PR executives, collaborating with risk management, HR and other key functions, can play a critical role in identifying and recommending action to address external and internal threats (including toxic people). Unfortunately, organizations routinely underfund communication and related positions that can deliver intel that helps executives make better-informed decisions before they create a reputation crisis.
In gest, but only partly, the last weeks of 2021 and first days of 2022 offer enough botched PR and PR crises to assemble a March Madness-style ranking.
Internal communication has become a critical part of how companies think about crisis. As we know, some of the best ways to limit damage from a crisis are planning and preparing. Thinking through potential crisis situations, creating a response plan and practicing regularly can help an organization reduce fallout from a crisis or reputation disaster, if not avoid it from happening in the first place.
We expected good things from 2021. Instead, it delivered large doses of frustrating virus protocols, political turmoil, mistrust, disinformation and reputation gaffes. Classic PR blunders generated headlines when leaders failed to learn from history. Here are a few cautionary tales as we look to 2022.
Some learnings emerged from our survey of nearly 300 communicators conducted in October and November 2021. The most newsworthy was what issues are concerning crisis pros. Besides COVID, they include: DEI, misinformation/disinformation, activism, cyber, natural disasters and employee/executive misconduct.
This month’s dialogue takes a slight variation from our usual route. We won’t explore an operational topic, such as ‘What to do during a crisis when your CEO goes off-script.’ Instead, as it’s nearly 2022, we’ve asked two crisis communicators to consider 2021 trends and discuss what they believe 2022 will bring. Our dialoguers are Sonia Diaz, SVP, Balsera Communications and president, Hispanic Public Relations Association USA (HPRA) and Jenelle Eli, senior director, media relations + international communications, American Red Cross.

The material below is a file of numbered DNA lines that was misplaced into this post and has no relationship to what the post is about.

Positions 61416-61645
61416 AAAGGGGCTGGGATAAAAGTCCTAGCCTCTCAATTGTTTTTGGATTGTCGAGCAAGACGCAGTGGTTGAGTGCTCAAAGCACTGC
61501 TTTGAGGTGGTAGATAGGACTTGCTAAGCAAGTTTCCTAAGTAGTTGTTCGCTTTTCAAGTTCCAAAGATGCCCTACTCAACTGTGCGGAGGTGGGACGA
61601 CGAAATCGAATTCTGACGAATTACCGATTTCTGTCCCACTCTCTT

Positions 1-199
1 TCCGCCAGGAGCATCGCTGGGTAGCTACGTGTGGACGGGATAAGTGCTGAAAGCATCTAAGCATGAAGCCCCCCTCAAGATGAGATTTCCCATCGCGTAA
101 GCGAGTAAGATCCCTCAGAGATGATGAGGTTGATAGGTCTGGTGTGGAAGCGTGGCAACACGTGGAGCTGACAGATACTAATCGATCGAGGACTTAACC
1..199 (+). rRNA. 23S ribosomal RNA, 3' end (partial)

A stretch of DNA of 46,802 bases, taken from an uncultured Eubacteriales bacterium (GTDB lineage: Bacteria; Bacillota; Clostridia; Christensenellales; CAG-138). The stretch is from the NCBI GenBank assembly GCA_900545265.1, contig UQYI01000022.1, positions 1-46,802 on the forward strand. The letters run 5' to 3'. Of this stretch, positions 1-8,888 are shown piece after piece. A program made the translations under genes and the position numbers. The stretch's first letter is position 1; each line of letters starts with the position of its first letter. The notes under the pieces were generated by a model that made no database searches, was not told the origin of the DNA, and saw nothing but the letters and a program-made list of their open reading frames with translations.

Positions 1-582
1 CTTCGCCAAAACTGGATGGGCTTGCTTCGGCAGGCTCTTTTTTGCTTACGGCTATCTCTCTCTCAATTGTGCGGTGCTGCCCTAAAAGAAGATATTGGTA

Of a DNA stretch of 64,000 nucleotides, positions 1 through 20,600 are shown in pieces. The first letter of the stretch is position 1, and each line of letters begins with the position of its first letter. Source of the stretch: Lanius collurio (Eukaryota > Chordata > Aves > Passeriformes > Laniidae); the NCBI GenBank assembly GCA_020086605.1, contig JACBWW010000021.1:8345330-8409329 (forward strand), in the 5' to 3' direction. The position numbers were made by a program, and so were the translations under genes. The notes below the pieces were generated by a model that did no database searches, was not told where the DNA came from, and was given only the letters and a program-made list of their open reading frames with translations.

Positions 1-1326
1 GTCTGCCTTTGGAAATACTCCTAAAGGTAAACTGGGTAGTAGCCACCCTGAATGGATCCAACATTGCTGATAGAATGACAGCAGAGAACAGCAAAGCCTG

Viewing the threat of ransomware through numbers illustrates its gravity. It takes an average of 280 days to identify and contain a breach and costs $1.85 million to remediate, double the 2020 figure. More than half (52 percent) of all breaches are deemed malicious.
More than half of organizations compromised in the past three years deployed some form of automated security system. This suggests that technology alone is not enough. The IT team must purposefully build, review and test a cybersecurity plan. So, how can communicators contribute? They can partner with experts to clearly explain this complex topic to the C-suite and employees.
Jes Staley wasn’t the first financial-sector heavyweight to step down after reports surfaced that he had ties with the late, notorious Jeffrey Epstein. Preceding the CEO of Barclays to the exits was billionaire Leon Black, CEO and chairman of Apollo Global Management, a private equity firm. Similarities between the Staley and Black stories are useful for crisis communicators.